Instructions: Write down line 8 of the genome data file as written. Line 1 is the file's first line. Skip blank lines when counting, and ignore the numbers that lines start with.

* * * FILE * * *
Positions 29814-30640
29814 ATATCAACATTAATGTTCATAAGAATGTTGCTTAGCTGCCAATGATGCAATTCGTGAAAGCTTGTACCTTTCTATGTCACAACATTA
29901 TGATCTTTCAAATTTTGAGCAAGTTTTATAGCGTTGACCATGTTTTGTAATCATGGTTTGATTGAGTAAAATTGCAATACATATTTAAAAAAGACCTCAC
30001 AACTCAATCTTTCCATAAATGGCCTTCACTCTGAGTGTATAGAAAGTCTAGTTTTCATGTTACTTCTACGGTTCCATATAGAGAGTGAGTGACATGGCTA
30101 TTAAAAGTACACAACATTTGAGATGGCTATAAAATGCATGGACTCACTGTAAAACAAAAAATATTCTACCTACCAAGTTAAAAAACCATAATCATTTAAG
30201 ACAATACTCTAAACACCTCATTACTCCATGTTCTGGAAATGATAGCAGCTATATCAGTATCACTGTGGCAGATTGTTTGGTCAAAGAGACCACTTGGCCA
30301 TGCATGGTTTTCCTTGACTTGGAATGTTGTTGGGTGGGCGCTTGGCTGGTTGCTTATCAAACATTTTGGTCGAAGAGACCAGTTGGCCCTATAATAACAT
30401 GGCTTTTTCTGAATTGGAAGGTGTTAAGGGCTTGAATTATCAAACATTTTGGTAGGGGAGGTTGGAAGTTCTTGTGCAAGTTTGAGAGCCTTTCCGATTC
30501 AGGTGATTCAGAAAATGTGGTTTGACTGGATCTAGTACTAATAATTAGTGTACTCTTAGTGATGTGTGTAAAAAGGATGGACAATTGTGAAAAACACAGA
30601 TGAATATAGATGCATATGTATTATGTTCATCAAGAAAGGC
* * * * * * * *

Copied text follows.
30401 GGCTTTTTCTGAATTGGAAGGTGTTAAGGGCTTGAATTATCAAACATTTTGGTAGGGGAGGTTGGAAGTTCTTGTGCAAGTTTGAGAGCCTTTCCGATTC